There is concern about the abuse and long term use of benzodiazepine anxiolytic/hypnotic drugs by polydrug abusers and patients. One of the most insidious adverse effects of benzodiazepines is a profound impairment in the ability to form memories of personally experienced events (episodic memory encoding). This project will characterize the changes in brain activity reliably associated with benzodiazepine-induced impairment of episodic memory encoding by parametrically manipulating the level of impairment, and will examine the pharmacological and neurochemical mechanisms underlying these changes. Three double blind, placebo-controlled, within-subject outpatient studies in healthy volunteers are proposed, employing well-established methods in cognitive neuroscience. Following acute drug administration, brain activity associated with performance of a verbal episodic memory encoding task will be measured by regional cerebral blood flow (rCBF) using positron emission tomography (PET) with 15O-H20. Experiment 1 will manipulate the level of encoding impairment via administration of three dose levels of the benzodiazepine hypnotic triazolam. Experiment 2 will manipulate the level of encoding impairment via conjoint administration of triazolam and the benzodiazepine receptor specific antagonist flumazenil, which has been shown to reverse benzodiazepine-induced amnesia; this experiment will also provide information about the pharmacological mechanisms underlying benzodiazepine-induced changes in rCBF during encoding. Experiment 3 will provide information about the neurochemical specificity of benzodiazepine-induced changes in rCBF during encoding by comparing the pattern of rCBF changes produced by triazolam to that produced by scopolamine, a compound which induces comparable decrements in episodic memory encoding but which acts via different receptor site/neurochemical mechanisms. Results of this project will enhance the understanding of the brain mechanisms underlying a serious adverse effect of a widely prescribed and abused class of drugs. Ultimately, data from this research may contribute to the development of new classes of anxiolytic/hypnotic compounds with reduced memory impairing potential, as well as compounds which act to reverse the memory-impairing effects of benzodiazepines. Results of the proposed research also will enhance the understanding of the functional neuroanatomy of basic human memory processes.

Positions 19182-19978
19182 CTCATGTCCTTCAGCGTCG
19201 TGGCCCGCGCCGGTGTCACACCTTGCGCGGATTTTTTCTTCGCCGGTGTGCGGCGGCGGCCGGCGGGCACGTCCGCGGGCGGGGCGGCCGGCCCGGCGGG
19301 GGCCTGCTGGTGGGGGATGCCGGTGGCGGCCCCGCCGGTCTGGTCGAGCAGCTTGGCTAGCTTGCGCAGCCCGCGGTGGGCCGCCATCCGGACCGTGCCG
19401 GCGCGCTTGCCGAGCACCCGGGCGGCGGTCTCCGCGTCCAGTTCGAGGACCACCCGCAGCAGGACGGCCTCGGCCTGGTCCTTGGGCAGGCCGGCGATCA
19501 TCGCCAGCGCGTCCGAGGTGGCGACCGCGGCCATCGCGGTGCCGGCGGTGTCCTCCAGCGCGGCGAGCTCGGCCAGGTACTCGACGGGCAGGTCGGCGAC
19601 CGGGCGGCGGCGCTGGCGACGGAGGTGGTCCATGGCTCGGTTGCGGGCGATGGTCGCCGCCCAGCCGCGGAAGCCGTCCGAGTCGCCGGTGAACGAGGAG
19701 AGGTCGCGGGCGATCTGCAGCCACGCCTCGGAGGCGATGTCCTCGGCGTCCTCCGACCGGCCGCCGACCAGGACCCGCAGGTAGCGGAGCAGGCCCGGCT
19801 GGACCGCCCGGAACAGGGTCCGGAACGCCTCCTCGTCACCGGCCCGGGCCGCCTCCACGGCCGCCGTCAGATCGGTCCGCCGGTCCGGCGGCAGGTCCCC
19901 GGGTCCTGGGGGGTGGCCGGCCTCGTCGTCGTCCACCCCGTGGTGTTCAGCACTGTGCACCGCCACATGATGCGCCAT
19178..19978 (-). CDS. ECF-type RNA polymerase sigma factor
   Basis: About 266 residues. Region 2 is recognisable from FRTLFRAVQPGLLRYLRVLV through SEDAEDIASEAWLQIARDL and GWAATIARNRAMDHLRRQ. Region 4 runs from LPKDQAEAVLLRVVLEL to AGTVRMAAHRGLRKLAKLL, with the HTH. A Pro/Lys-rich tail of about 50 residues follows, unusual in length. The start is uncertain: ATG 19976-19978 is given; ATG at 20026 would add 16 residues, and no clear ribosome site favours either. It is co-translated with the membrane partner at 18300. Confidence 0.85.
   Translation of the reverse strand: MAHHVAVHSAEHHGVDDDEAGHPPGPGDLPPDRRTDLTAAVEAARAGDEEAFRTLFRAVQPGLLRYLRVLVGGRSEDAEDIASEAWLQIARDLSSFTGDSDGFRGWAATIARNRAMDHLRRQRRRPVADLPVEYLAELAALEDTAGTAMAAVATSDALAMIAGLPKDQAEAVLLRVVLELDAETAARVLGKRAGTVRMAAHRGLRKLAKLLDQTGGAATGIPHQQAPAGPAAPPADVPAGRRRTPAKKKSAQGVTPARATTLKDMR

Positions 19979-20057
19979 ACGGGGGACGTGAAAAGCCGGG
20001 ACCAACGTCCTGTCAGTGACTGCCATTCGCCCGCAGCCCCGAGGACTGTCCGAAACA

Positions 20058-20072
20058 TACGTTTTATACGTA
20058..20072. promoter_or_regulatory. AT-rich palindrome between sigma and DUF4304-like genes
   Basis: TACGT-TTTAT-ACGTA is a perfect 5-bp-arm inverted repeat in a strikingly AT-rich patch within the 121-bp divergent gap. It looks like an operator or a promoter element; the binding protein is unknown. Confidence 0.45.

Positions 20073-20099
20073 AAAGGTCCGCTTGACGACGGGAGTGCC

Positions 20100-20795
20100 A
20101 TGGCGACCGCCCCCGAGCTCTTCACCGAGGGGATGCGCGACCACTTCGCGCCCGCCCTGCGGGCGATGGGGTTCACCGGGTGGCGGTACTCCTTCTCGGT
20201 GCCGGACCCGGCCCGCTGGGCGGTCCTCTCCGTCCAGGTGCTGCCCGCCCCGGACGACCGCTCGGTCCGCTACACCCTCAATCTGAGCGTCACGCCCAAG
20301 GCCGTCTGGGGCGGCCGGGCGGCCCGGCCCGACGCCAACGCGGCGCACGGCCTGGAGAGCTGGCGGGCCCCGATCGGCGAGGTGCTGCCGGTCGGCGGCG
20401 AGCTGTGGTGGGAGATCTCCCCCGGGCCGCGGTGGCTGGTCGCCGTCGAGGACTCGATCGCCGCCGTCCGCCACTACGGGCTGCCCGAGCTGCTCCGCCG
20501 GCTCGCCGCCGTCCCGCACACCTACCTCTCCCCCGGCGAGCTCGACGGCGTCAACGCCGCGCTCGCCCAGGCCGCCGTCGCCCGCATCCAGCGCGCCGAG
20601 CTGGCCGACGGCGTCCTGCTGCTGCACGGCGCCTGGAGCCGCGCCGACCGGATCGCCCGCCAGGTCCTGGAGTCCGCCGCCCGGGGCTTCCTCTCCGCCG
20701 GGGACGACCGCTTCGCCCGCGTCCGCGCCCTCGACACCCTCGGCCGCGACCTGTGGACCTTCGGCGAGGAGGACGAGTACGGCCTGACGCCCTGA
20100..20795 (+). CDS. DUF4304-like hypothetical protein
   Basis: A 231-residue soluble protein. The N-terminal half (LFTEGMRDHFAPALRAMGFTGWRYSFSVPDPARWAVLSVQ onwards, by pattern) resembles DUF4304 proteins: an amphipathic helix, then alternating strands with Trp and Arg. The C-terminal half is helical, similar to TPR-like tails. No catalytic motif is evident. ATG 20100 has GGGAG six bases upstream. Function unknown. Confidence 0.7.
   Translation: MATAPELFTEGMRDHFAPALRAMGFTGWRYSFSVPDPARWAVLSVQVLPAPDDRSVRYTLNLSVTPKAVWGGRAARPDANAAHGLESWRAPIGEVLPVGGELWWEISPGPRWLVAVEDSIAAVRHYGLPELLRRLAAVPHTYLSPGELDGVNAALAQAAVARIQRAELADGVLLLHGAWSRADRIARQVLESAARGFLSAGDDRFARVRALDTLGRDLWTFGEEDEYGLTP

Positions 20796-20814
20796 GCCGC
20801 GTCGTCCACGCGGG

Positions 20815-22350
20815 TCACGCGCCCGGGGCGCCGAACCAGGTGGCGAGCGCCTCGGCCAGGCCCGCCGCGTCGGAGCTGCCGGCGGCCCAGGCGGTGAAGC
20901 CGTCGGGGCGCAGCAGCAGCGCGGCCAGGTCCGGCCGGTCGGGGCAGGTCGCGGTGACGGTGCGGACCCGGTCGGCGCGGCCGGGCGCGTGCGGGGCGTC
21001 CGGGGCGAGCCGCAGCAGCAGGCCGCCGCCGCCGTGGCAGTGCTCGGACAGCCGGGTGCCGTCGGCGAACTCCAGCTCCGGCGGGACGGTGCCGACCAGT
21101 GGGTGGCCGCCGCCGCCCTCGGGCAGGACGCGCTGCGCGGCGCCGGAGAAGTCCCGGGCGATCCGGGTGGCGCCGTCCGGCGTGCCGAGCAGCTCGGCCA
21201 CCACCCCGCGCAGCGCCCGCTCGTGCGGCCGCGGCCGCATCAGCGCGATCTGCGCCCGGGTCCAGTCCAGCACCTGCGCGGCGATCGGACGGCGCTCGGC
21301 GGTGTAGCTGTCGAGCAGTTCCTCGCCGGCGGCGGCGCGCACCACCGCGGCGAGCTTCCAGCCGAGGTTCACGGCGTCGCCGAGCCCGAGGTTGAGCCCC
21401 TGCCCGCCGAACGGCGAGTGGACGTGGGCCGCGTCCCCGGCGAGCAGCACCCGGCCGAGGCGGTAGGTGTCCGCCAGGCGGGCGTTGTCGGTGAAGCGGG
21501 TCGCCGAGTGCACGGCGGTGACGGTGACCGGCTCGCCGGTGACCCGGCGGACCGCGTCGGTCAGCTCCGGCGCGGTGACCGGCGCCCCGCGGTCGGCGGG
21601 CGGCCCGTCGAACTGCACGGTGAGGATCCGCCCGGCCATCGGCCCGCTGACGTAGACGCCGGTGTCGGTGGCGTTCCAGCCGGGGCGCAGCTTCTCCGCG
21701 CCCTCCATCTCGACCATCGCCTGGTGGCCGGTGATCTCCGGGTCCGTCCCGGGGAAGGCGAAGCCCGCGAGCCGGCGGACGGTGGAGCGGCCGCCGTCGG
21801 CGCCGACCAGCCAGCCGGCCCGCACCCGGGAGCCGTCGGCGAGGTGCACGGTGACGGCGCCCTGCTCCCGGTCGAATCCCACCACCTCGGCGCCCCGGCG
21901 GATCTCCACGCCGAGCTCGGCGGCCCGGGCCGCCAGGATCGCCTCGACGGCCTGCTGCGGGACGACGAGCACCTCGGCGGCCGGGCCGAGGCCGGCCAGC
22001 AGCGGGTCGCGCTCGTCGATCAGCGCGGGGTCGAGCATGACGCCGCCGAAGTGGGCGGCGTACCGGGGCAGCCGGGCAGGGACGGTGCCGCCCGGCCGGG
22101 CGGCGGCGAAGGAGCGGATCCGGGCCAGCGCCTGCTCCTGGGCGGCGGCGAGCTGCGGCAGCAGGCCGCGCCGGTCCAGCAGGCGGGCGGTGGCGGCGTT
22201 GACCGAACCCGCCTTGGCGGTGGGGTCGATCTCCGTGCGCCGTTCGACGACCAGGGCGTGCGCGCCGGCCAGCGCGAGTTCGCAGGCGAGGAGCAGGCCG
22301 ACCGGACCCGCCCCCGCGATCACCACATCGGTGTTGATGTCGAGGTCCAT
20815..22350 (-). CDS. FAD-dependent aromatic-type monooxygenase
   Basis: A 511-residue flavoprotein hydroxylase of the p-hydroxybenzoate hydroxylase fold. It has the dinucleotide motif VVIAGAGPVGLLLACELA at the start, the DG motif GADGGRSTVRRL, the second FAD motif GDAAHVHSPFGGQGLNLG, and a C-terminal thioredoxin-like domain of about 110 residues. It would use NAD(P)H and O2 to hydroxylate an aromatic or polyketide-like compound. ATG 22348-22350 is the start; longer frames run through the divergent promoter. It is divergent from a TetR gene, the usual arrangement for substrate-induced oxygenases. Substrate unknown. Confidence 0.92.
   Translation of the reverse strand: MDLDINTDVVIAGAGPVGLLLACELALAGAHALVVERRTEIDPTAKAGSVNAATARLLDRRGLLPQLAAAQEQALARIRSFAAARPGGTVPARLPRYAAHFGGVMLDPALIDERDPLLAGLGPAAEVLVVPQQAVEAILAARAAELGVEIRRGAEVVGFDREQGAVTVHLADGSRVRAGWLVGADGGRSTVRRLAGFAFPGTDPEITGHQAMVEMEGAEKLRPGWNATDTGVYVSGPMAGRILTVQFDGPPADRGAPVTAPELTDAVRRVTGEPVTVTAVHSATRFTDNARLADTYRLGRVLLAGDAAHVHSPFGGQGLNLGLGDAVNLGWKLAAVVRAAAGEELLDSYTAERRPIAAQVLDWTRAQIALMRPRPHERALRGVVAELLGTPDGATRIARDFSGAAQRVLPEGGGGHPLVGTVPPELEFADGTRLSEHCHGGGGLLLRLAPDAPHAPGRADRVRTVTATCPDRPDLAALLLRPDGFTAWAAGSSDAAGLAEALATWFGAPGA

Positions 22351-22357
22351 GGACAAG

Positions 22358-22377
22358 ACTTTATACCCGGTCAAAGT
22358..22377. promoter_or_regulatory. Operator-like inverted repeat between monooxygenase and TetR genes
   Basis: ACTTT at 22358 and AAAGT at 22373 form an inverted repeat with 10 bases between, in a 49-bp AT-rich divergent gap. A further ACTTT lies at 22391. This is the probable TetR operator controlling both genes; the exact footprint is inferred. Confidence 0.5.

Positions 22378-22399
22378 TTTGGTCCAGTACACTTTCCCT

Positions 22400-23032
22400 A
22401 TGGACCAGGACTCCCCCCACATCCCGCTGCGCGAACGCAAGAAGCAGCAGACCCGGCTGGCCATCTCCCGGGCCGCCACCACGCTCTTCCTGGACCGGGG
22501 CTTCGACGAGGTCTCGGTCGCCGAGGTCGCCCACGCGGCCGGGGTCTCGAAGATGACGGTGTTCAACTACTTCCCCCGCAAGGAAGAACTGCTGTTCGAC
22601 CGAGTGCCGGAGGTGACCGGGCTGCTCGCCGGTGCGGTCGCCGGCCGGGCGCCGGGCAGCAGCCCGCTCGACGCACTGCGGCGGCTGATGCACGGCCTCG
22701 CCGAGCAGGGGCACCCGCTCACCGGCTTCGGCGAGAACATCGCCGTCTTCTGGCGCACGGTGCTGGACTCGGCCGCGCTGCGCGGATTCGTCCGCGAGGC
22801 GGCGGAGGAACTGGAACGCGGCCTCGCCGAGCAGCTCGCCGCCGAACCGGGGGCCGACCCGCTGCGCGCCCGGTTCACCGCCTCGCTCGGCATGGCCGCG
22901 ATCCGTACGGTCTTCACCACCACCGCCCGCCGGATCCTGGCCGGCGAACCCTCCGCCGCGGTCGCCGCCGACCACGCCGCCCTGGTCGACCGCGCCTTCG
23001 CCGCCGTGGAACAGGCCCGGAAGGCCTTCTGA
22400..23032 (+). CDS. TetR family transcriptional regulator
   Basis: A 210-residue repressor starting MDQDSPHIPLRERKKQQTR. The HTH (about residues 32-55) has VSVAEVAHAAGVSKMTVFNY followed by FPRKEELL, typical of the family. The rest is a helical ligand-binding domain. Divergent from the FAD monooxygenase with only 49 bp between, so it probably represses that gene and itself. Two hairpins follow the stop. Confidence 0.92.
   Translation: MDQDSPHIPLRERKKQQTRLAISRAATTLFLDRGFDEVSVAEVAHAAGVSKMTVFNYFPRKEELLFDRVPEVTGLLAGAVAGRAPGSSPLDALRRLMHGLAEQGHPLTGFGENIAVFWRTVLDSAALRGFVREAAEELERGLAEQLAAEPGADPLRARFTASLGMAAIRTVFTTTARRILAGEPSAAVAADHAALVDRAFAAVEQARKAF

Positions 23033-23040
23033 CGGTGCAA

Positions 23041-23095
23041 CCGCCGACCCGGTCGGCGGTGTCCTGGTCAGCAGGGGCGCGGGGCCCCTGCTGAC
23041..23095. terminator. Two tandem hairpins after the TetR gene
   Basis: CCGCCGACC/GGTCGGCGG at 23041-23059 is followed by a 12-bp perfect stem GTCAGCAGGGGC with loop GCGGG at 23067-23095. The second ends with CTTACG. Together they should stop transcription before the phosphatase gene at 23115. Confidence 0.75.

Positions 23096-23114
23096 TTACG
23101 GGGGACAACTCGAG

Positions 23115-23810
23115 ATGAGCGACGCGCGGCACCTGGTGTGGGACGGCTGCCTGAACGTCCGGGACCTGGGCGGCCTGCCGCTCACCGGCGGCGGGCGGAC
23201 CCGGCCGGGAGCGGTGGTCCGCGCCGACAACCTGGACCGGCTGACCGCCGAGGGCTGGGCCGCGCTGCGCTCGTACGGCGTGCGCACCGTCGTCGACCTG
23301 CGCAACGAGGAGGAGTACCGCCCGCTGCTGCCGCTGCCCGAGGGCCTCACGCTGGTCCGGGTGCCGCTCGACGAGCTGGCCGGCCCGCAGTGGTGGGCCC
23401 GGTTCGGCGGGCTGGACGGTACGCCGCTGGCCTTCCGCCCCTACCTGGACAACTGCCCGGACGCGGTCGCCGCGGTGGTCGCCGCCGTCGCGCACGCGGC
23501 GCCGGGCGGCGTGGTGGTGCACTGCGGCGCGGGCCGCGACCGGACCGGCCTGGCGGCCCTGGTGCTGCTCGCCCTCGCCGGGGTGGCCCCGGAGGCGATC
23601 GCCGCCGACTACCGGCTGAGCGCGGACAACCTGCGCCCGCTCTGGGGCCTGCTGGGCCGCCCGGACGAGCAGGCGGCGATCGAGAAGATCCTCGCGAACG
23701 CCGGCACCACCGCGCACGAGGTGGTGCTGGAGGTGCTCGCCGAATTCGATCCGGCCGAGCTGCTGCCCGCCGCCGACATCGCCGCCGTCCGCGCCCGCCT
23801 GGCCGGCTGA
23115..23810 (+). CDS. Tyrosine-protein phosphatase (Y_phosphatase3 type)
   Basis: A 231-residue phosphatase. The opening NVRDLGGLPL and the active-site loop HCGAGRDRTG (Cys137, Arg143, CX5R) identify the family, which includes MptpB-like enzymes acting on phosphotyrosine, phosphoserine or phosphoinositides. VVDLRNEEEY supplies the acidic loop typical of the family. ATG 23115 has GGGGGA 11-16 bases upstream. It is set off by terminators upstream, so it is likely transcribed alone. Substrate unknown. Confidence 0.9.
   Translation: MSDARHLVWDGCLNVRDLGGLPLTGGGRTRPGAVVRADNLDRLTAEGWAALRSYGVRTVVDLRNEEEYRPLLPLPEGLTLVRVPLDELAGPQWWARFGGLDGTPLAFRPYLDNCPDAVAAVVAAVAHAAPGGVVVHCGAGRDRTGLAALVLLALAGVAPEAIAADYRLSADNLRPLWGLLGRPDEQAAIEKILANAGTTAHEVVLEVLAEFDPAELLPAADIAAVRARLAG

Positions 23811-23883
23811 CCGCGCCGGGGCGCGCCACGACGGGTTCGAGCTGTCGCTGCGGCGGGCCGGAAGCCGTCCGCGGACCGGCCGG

|Mintzer, Miriam Z; Kuwabara, Hiroto; Alexander, Mohab et al. (2006) Dose effects of triazolam on brain activity during episodic memory encoding: a PET study. Psychopharmacology (Berl) 188:445-61|